In summary, said process initially envisages depositing on the monolithic body 12 a resist layer, which is then defined so as to form a mask. The mask has an area of an approximately square shape and comprises a plurality of hexagonal mask portions that define a honeycomb lattice. Then, through the mask, an anisotropic chemical etching of the monolithic body 12 is performed, following upon which trenches are formed, which communicate with one another and delimit a plurality of silicon pillars. In practice, the trenches form an open region of a complex shape in which the pillars extend. Next, the mask is removed and an epitaxial growth is performed in a deoxidizing environment. Consequently, an epitaxial layer grows above the pillars and closes the open region at the top. A step of thermal annealing is then carried out, which causes a migration of the silicon atoms, which tend to move into position of lower energy. Consequently, and also due to the small distance between the pillars, the silicon atoms migrate completely from the portions of the pillars within the open region, and the cavity 14 is consequently formed. A thin silicon layer remains above the cavity 14, constituted in part by epitaxially grown silicon atoms and in part by migrated silicon atoms, which forms a membrane 15.
The cavity 14 has, for example, a square cross section, 300 μm×300 μm, and a thickness of approximately 1 μm (in particular, the size of the cavity 14 is quite negligible as compared to the size of the monolithic body 12). The membrane 15, for example having the thickness of 0.5 μm, is laterally surrounded by the bulk region 13, is flexible and deforms as a function of the pressure P acting on the monolithic body 12. First piezoresistive detection elements 16 are provided within the membrane 15, and comprise doped regions, obtained, for example, by diffusion, the resistance of which varies as a function of the deformation of the membrane 15. The first piezoresistive detection elements 16 are connected in a first Wheatstone-bridge sensing circuit (not illustrated).
In a surface portion of the bulk region 13, in a position separated and distinct from the membrane 15, second piezoresistive detection elements 18 are provided, which also comprise doped regions, for example, obtained by diffusion, which are separated from the membrane 15 by a distance, for example not less than 50 μm, such as not to feel the effect of the stresses acting on the membrane 15 and of its deformation. In particular, the second piezoresistive detection elements 18 are integrated in a portion of the bulk region 13 that is solid and compact (without empty spaces), having a respective thickness substantially equal to the thickness W. Furthermore, the second piezoresistive detection elements 18 are connected in a second Wheatstone-bridge sensing circuit (not illustrated), distinct from the first sensing circuit. In particular, the second piezoresistive detection elements 18 are not electrically connected to the first piezoresistive detection elements 16. A focusing region 19 a, of silicon oxide, is arranged on the monolithic body 12, at the membrane 15, so as to focus the pressure P on the membrane 15, forcing it to deform. Furthermore, a passivation layer 19 b, which also is, for example, of silicon oxide, is arranged on the focusing region 19 a.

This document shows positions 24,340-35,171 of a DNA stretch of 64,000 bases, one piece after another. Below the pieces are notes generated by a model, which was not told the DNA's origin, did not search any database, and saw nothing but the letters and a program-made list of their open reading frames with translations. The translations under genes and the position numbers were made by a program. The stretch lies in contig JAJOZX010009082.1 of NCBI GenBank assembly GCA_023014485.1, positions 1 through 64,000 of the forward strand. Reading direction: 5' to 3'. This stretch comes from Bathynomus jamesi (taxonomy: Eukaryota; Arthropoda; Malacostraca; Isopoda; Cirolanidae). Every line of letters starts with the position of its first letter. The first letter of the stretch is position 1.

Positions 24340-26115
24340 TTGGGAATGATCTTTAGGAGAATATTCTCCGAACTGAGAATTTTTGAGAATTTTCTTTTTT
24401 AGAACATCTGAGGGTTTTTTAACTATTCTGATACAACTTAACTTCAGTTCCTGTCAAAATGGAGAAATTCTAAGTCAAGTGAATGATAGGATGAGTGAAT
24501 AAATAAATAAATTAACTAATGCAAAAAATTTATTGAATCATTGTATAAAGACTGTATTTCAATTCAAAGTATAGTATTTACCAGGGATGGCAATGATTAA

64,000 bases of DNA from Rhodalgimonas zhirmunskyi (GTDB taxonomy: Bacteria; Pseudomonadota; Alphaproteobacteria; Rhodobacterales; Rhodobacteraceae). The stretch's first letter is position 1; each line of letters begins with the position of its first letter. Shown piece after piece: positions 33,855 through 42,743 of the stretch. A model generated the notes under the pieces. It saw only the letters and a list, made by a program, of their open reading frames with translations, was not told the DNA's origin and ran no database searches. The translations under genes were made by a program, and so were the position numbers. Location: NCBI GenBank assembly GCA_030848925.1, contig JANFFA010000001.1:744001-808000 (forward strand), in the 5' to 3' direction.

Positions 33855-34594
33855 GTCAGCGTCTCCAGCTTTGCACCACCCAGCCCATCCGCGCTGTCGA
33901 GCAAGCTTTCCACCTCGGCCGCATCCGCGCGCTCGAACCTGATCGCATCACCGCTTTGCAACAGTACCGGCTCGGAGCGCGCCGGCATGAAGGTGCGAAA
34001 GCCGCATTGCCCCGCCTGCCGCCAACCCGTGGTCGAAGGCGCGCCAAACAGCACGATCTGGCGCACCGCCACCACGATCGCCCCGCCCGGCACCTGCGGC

Operation of the pressure-sensor element 10 is again based upon the piezoresistive effect of monocrystalline silicon. In particular, the pressure P to be measured determines a stress in a direction normal to the first main surface 12 a, which causes a deformation of the membrane 15. Said deformation induces a longitudinal and transverse mechanical stress in the first piezoresistive detection elements 16, which undergo a variation of resistance, which is detected by the first Wheatstone-bridge sensing circuit. The pressure P moreover determines on each of the second piezoresistive detection elements 18 a transverse stress that determines a variation of their resistance, which can be detected by the second Wheatstone-bridge sensing circuit. In detail, for low values of the pressure P, the deformation of the second piezoresistive detection elements 18 is practically negligible. Instead, the membrane 15 is induced to deform by the focusing region 19 a, causing a corresponding deformation of the first piezoresistive detection elements 16. As the pressure P increases, the deformation of the membrane 15 increases, until the membrane 15 contacts the bottom of the underlying cavity 14, thus saturating the pressure value supplied at output (in so far as no further deformations are possible). In particular, said saturation occurs for values of the pressure P in the range of around 10-15 kg/cm2. At this point, a further increase in the pressure P starts affecting the entire outer surface of the monolithic body 12, causing a non-negligible variation in the resistance of the second piezoresistive detection elements 18 from which the value of the pressure P is obtained. The pressure-sensor element 10 thus has two independent and complementary measurement scales: a first measurement scale, which is valid for low values of the pressure P and has a full scale of around 10-15 kg/cm2 (due to the action of the membrane 15 and of the first piezoresistive detection elements 16), and a second measurement scale, which is valid for high values of the pressure P and has a full scale of around 2000 kg/cm2 (due to the action of the second piezoresistive detection elements 18). The first measurement scale is more precise than the second, given that the membrane 15 is sensitive to even minimal pressure variations.